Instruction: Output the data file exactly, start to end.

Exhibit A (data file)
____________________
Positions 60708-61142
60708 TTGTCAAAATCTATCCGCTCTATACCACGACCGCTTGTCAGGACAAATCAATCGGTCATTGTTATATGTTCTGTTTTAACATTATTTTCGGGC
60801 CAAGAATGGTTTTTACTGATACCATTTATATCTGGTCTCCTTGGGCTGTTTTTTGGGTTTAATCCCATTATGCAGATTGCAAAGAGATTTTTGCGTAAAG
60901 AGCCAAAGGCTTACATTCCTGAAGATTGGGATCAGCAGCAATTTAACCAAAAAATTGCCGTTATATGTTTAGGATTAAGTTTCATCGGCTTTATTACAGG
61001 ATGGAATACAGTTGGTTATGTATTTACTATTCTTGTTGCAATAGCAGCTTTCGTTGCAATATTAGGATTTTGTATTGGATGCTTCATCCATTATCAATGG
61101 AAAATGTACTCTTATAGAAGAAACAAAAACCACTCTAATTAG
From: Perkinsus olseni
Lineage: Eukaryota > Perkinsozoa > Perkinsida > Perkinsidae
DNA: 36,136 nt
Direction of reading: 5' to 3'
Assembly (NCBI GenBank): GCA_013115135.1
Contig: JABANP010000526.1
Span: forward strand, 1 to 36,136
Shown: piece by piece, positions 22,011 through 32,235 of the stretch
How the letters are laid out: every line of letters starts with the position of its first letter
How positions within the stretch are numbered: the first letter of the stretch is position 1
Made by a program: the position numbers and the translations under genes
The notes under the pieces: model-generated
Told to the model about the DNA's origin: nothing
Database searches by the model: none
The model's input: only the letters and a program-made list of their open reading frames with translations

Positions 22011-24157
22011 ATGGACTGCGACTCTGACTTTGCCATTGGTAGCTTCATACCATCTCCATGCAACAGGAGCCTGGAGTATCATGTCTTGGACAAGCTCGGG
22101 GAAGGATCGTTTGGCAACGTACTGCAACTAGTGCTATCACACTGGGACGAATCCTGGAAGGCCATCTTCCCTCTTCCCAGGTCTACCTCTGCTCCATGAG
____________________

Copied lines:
Positions 60708-61142
60708 TTGTCAAAATCTATCCGCTCTATACCACGACCGCTTGTCAGGACAAATCAATCGGTCATTGTTATATGTTCTGTTTTAACATTATTTTCGGGC
60801 CAAGAATGGTTTTTACTGATACCATTTATATCTGGTCTCCTTGGGCTGTTTTTTGGGTTTAATCCCATTATGCAGATTGCAAAGAGATTTTTGCGTAAAG
60901 AGCCAAAGGCTTACATTCCTGAAGATTGGGATCAGCAGCAATTTAACCAAAAAATTGCCGTTATATGTTTAGGATTAAGTTTCATCGGCTTTATTACAGG
61001 ATGGAATACAGTTGGTTATGTATTTACTATTCTTGTTGCAATAGCAGCTTTCGTTGCAATATTAGGATTTTGTATTGGATGCTTCATCCATTATCAATGG
61101 AAAATGTACTCTTATAGAAGAAACAAAAACCACTCTAATTAG
From: Perkinsus olseni
Lineage: Eukaryota > Perkinsozoa > Perkinsida > Perkinsidae
DNA: 36,136 nt
Direction of reading: 5' to 3'
Assembly (NCBI GenBank): GCA_013115135.1
Contig: JABANP010000526.1
Span: forward strand, 1 to 36,136
Shown: piece by piece, positions 22,011 through 32,235 of the stretch
How the letters are laid out: every line of letters starts with the position of its first letter
How positions within the stretch are numbered: the first letter of the stretch is position 1
Made by a program: the position numbers and the translations under genes
The notes under the pieces: model-generated
Told to the model about the DNA's origin: nothing
Database searches by the model: none
The model's input: only the letters and a program-made list of their open reading frames with translations

Positions 22011-24157
22011 ATGGACTGCGACTCTGACTTTGCCATTGGTAGCTTCATACCATCTCCATGCAACAGGAGCCTGGAGTATCATGTCTTGGACAAGCTCGGG
22101 GAAGGATCGTTTGGCAACGTACTGCAACTAGTGCTATCACACTGGGACGAATCCTGGAAGGCCATCTTCCCTCTTCCCAGGTCTACCTCTGCTCCATGAG